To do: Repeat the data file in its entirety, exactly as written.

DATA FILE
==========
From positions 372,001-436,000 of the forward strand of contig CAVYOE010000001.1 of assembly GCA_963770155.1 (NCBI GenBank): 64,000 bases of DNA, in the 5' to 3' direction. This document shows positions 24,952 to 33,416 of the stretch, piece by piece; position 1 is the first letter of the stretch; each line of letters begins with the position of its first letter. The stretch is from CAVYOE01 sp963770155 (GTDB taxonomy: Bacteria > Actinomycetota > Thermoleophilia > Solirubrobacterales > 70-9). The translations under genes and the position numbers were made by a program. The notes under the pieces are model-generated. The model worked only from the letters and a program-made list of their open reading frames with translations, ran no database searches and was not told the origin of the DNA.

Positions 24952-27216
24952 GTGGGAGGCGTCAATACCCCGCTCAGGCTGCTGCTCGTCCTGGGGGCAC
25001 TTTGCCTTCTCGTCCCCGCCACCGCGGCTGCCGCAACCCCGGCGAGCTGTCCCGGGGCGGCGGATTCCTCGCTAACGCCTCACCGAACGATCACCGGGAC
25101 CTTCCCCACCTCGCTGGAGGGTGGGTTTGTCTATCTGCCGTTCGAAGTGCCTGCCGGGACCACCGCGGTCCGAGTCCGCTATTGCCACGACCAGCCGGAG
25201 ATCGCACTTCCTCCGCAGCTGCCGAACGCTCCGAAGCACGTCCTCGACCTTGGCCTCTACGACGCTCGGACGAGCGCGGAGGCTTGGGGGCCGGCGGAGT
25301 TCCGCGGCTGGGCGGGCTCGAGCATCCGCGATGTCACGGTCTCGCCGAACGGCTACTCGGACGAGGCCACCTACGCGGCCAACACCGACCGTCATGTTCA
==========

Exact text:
From positions 372,001-436,000 of the forward strand of contig CAVYOE010000001.1 of assembly GCA_963770155.1 (NCBI GenBank): 64,000 bases of DNA, in the 5' to 3' direction. This document shows positions 24,952 to 33,416 of the stretch, piece by piece; position 1 is the first letter of the stretch; each line of letters begins with the position of its first letter. The stretch is from CAVYOE01 sp963770155 (GTDB taxonomy: Bacteria > Actinomycetota > Thermoleophilia > Solirubrobacterales > 70-9). The translations under genes and the position numbers were made by a program. The notes under the pieces are model-generated. The model worked only from the letters and a program-made list of their open reading frames with translations, ran no database searches and was not told the origin of the DNA.

Positions 24952-27216
24952 GTGGGAGGCGTCAATACCCCGCTCAGGCTGCTGCTCGTCCTGGGGGCAC
25001 TTTGCCTTCTCGTCCCCGCCACCGCGGCTGCCGCAACCCCGGCGAGCTGTCCCGGGGCGGCGGATTCCTCGCTAACGCCTCACCGAACGATCACCGGGAC
25101 CTTCCCCACCTCGCTGGAGGGTGGGTTTGTCTATCTGCCGTTCGAAGTGCCTGCCGGGACCACCGCGGTCCGAGTCCGCTATTGCCACGACCAGCCGGAG
25201 ATCGCACTTCCTCCGCAGCTGCCGAACGCTCCGAAGCACGTCCTCGACCTTGGCCTCTACGACGCTCGGACGAGCGCGGAGGCTTGGGGGCCGGCGGAGT
25301 TCCGCGGCTGGGCGGGCTCGAGCATCCGCGATGTCACGGTCTCGCCGAACGGCTACTCGGACGAGGCCACCTACGCGGCCAACACCGACCGTCATGTTCA